Clinical Exposures: Canine transmissible venereal tumor: The cytologic clues
Jun 01, 2008
A 3-year-old castrated male Labrador retriever with a history of blood dripping from its penis was referred to the Foster Hospital for Small Animals at the Cummings School of Veterinary Medicine at Tufts University. The dog had been adopted from a breed rescue group about six weeks before presentation. Before being acquired by the rescue group, the dog had lived in Texas and Tennessee. Bloody penile discharge had been noted since the adoption, although the new owners reported that it had initially seemed to resolve without any intervention.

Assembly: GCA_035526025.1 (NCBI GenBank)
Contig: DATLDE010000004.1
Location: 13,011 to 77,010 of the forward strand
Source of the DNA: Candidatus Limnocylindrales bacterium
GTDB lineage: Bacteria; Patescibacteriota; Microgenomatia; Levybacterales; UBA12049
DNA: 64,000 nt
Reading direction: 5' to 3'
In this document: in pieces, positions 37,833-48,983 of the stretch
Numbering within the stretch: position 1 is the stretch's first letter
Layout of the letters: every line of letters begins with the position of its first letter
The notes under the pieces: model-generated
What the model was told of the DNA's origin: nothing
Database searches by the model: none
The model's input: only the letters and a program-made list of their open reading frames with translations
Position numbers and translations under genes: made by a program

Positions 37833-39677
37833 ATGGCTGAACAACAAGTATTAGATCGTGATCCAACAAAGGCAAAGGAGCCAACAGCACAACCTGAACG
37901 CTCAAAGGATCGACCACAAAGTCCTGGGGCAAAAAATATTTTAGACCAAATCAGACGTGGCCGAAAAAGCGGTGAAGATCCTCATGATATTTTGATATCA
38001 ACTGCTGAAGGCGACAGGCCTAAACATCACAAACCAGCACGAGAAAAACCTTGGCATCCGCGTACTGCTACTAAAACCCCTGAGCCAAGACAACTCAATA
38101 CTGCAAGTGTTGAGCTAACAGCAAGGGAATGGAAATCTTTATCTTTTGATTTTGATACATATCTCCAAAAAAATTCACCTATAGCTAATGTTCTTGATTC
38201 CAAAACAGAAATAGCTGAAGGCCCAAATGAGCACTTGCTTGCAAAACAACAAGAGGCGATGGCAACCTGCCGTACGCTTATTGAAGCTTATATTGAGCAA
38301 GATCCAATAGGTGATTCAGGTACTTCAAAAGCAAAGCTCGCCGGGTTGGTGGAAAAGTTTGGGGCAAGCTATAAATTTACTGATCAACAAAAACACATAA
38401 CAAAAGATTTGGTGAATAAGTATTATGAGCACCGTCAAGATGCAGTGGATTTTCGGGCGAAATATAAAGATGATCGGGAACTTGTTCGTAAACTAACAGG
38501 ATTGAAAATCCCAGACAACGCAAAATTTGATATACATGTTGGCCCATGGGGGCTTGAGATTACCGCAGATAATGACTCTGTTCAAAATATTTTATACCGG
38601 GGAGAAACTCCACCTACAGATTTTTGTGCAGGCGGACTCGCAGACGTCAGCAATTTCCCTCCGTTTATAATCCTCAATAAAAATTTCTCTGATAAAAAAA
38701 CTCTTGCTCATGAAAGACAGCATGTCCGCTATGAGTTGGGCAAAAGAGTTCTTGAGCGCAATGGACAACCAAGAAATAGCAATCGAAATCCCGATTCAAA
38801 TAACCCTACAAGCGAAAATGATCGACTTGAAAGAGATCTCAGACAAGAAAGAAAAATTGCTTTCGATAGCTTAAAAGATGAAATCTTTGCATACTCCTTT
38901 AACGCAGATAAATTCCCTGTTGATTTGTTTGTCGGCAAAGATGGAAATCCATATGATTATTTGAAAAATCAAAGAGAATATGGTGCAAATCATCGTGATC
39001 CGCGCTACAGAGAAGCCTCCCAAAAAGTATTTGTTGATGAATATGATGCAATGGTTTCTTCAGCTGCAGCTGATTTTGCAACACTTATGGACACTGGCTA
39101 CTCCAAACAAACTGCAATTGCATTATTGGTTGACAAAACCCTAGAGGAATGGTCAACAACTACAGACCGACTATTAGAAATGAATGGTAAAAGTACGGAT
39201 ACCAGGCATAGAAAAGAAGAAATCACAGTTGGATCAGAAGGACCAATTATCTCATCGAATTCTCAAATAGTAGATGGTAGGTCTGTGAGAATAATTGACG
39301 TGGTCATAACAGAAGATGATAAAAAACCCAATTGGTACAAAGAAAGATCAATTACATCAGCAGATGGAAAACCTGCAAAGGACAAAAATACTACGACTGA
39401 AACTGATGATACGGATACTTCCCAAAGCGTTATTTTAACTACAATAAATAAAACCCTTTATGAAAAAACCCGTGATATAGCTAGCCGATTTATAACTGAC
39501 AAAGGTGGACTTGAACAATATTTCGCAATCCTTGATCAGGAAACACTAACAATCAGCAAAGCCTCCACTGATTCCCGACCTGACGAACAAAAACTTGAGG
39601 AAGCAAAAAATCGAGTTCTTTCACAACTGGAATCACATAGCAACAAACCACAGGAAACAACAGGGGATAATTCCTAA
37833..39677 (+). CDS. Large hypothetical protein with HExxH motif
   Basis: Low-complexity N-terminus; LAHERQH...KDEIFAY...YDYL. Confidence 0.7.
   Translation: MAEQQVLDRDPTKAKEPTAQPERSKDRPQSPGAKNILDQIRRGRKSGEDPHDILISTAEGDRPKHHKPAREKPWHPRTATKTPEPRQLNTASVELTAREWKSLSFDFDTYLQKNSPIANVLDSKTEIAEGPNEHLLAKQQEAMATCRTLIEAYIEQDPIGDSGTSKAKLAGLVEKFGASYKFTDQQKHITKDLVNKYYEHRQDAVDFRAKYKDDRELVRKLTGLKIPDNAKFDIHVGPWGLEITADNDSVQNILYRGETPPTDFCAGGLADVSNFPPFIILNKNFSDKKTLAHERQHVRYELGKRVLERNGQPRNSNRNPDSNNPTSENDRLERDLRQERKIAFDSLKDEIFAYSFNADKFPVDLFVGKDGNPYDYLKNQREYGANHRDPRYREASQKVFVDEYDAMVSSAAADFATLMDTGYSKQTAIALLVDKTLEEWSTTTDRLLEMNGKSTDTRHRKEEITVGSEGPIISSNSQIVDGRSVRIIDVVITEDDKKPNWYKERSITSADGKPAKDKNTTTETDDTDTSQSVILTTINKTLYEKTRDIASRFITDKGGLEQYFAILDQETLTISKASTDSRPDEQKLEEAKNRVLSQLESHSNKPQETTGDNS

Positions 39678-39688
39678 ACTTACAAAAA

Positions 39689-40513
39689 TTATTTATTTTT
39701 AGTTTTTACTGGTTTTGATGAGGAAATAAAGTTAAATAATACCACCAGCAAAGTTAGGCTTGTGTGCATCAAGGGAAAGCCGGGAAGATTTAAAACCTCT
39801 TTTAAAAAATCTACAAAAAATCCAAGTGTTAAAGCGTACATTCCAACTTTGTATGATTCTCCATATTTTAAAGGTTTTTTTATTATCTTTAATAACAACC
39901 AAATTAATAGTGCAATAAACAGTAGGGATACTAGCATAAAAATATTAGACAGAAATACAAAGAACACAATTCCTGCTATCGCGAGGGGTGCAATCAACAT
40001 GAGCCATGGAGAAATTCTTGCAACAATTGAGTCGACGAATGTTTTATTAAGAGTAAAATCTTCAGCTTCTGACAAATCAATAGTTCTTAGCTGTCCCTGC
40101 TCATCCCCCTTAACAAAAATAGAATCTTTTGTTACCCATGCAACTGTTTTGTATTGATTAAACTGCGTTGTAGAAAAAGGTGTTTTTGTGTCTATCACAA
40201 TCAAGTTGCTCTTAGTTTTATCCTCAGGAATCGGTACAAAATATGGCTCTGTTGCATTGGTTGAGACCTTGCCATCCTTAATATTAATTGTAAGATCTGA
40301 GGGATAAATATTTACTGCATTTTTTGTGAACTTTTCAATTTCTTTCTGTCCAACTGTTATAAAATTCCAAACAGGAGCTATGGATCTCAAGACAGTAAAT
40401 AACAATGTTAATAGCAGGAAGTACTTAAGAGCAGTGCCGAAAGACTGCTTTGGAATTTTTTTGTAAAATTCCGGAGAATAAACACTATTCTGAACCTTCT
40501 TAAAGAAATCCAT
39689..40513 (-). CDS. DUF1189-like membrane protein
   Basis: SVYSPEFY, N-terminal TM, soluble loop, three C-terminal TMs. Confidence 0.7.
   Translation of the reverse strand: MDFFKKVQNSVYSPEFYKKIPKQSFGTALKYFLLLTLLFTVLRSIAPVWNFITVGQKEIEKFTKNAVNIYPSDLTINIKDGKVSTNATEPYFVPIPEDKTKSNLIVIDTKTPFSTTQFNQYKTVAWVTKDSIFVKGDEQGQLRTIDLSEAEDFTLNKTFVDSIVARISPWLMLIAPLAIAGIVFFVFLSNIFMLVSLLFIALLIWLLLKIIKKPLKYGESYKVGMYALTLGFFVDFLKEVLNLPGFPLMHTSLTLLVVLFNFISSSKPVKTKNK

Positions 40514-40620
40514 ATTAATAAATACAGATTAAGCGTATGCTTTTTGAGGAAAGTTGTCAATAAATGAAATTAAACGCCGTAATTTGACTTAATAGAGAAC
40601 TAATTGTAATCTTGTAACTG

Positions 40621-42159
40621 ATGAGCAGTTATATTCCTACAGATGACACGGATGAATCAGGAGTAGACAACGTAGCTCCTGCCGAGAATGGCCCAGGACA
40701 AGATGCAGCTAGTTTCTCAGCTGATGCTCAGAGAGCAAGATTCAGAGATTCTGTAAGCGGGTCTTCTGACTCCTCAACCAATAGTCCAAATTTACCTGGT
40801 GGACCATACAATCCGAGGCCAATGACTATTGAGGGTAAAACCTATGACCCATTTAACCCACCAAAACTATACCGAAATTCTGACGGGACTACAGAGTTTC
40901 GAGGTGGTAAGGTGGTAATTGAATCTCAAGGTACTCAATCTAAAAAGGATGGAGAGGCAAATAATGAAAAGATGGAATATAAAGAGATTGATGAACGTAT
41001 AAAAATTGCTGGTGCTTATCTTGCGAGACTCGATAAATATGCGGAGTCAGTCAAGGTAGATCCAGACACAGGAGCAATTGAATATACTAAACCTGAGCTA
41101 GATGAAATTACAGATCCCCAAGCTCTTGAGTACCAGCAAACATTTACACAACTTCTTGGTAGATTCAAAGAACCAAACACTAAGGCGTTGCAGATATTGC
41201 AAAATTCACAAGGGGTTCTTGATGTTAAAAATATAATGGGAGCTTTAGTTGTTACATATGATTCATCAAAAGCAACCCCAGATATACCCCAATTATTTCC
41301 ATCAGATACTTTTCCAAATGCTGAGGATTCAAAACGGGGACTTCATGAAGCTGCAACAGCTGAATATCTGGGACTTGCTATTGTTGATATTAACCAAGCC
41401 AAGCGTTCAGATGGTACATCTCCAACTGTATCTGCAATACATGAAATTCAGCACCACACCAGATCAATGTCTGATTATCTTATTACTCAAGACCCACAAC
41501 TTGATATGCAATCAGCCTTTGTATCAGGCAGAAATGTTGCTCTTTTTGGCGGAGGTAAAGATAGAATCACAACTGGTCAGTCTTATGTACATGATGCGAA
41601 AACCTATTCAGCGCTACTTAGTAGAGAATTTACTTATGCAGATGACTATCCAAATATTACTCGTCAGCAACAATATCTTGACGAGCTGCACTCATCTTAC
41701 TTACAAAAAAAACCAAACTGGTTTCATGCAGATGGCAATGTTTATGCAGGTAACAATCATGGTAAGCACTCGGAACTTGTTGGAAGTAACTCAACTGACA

Canine transmissible venereal tumor, also called Sticker's sarcoma, is a naturally occurring, horizontally transmitted round cell tumor found in domestic dogs and potentially other canids such as gray wolves and coyotes.1,2 Although there have been reports of this tumor in most parts of the world, a high incidence seems to exist in temperate climates. The tumor is seen most commonly in young, sexually active, intact dogs allowed to roam freely (including stray dogs).1-3 These tumors are usually spread during coitus or other social behaviors such as sniffing and licking.1,2 Thus, the typical locations of these tumors are the external genitalia and the nasal and oral cavities.1-3 Other less common locations include the anal mucosa and the skin and subcutaneous areas.3,4 A recent report of a multicentric, extragenital, cutaneous canine transmissible venereal tumor in a sexually immature 11-month-old virgin female mixed-breed dog suggests that transmissible venereal tumor cells can be inoculated into puppy skin lesions by the mother during social interactions such as grooming and other mothering behavior.4 Transmissible venereal tumor metastasis has been seen involving the lymph nodes, skin, eyes, liver, musculature, abdominal viscera, lungs, and brain.3-5